The recent increase in mountain lion attacks is likely also directly related to the same two factors: Humans encroaching on lion habitat and more lions in the woods. Although California’s big cat population has remained relatively stable, the number of humans living on the fringes of cities has spiked. According to Headwaters Economics, since 1990, 60 percent of all new homes in the western United States were built in what is known as the wildland-urban interface.

Attacks by brown bears, which include grizzlies, have gone up worldwide, according to a report in the journal Nature. The authors examined attacks from 2000 and 2015 in North America, Europe and the Asian range of brown bears. Worldwide, there were 18 attacks in 2000. There were 83 in 2014, including 18 in North America.  

Is Hunting The Answer? 

Since most coyote attacks take place in urban and suburban settings, it is unlikely recreational hunting can have any impact on population reductions. Discharging firearms is illegal in most cities and suburbs. Even trapping isn’t feasible in those situations thanks largely to public disdain for the practice. 

However, Baker and Timm suggest that’s one reason for the increases in coyote attacks. The loss of fear of humans and reductions in predator management programs have emboldened the predators. What’s more, suburban residents have grown indifferent to the presence of coyotes, shrugging off their presence. In turn, coyotes have become more tolerant of humans and have little fear of them. That leads to higher odds of violent encounters, add the two scientists. In fact, virtually every coyote attack they examined took place where hunting is not allowed, including state, local and national parks, along with urban and suburban settings.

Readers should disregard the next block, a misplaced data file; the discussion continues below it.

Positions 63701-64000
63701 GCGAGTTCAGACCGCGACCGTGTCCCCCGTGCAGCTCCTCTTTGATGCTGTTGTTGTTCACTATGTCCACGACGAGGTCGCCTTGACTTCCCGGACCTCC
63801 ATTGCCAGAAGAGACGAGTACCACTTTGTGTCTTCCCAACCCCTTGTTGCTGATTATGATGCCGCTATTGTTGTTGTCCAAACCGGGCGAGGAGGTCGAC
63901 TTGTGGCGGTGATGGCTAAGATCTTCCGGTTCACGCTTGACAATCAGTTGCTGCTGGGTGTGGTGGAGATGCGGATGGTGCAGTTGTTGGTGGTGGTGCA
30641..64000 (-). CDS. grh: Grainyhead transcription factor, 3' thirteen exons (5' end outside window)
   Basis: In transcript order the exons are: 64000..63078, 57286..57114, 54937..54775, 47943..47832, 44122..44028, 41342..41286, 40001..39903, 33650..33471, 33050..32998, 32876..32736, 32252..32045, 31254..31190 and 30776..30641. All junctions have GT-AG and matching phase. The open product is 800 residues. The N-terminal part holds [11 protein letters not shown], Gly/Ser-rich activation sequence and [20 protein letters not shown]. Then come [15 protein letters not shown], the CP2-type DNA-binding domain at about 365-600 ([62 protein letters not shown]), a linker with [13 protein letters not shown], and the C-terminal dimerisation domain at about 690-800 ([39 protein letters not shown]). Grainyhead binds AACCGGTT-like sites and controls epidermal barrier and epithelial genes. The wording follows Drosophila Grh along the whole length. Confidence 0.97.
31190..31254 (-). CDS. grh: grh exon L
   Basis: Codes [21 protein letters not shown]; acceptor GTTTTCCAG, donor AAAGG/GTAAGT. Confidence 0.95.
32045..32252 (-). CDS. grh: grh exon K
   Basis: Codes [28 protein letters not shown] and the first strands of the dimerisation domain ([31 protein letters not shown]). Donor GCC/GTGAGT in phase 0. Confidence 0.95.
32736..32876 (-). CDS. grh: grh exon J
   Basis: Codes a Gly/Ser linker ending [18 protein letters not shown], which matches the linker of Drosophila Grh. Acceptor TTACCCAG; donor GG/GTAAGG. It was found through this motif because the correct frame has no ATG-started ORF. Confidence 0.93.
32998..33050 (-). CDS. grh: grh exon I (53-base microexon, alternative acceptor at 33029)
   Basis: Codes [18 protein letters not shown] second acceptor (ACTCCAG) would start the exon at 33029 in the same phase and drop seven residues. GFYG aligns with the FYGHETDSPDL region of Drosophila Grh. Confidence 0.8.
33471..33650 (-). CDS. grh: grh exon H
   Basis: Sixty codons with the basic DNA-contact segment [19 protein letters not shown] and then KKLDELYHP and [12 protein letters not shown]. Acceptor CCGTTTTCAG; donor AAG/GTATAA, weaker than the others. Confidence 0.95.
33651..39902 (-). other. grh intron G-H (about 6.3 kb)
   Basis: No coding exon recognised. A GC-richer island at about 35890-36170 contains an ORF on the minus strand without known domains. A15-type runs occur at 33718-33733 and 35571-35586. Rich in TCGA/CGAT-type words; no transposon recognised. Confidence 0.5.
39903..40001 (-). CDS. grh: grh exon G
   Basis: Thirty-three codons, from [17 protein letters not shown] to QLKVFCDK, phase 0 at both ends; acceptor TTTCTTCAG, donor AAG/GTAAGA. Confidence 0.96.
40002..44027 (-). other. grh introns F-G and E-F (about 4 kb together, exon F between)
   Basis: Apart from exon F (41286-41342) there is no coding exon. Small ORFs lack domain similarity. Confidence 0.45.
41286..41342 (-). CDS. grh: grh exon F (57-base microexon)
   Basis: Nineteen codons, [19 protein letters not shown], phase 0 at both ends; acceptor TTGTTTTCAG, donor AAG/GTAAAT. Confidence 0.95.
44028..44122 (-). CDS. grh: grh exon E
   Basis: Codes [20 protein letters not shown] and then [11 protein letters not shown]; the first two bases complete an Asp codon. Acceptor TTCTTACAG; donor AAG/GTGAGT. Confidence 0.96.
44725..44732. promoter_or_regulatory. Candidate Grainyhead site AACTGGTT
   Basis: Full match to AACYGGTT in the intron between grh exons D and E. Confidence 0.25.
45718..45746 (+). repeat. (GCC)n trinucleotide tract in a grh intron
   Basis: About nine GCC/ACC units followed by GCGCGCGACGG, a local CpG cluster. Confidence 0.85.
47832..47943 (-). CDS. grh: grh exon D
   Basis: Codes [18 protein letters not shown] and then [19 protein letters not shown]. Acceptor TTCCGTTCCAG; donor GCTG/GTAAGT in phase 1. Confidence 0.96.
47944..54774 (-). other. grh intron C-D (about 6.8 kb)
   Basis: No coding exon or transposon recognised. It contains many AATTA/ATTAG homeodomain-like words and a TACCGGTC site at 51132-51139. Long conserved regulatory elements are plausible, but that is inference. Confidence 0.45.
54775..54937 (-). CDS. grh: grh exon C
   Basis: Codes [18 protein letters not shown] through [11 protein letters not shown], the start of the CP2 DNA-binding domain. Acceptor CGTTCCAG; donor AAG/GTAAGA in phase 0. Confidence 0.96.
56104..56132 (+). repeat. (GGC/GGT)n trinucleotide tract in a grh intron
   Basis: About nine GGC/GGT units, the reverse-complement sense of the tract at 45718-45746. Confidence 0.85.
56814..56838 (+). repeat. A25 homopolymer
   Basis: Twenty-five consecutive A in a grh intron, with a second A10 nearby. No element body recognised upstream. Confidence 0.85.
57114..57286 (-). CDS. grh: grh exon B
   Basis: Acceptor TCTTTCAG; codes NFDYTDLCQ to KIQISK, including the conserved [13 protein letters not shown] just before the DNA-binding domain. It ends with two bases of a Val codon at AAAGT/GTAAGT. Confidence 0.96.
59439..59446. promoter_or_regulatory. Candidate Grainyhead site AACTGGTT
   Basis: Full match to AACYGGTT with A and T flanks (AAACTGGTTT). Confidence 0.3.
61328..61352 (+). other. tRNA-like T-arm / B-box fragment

In many cases, those animals end up getting killed anyway, typically at the hands of a professional wildlife manager, park ranger or someone else in a position of authority. California awards more than 100 “damage” permits for mountain lions, which are used by local governments or private landowners to kill cats that prey on livestock or that threaten people. In most cases, problem coyotes that are live-trapped are euthanized. 

What about bears where hunting could be an option? The study that looked at brown bear attacks found no correlation between legal, recreational hunting and a ban on bear hunting. 

“There was no significant difference in the number of attacks between continents or between countries with different hunting practices,” wrote the study authors. 

But hunting can play a role in reducing attacks in at least one way — by reducing the overall number of bears. The same study also noted that attacks “were more frequent at high bear and low human population densities.” That makes perfect sense. When humans wander into places where lots of bears live, attacks are more likely to happen. Keeping populations stable through regulated hunting could keep the number of run-ins down.

Part of the increase in bear attacks has as much to do with bear populations as the number of people spending time in bear country. Outdoor recreation is big these days. More than 4.1 million people visited Yellowstone National Park in 2018, up from 2.8 million in 2000. Wilderness travel in general has also increased. Even with so many people in the heart of YNP’s grizzly country, attacks on backcountry hikers average about one per year.  

Scientists think grizzly bear numbers in the Lower 48 will eventually stabilize, at least in their core habitat. That means attacks probably won’t increase much, if at all. However, coyotes continue filling voids, particularly in the eastern United States. The odds of a run-in will increase, which means we will likely see even more stories of attacks in our news feeds and on social media.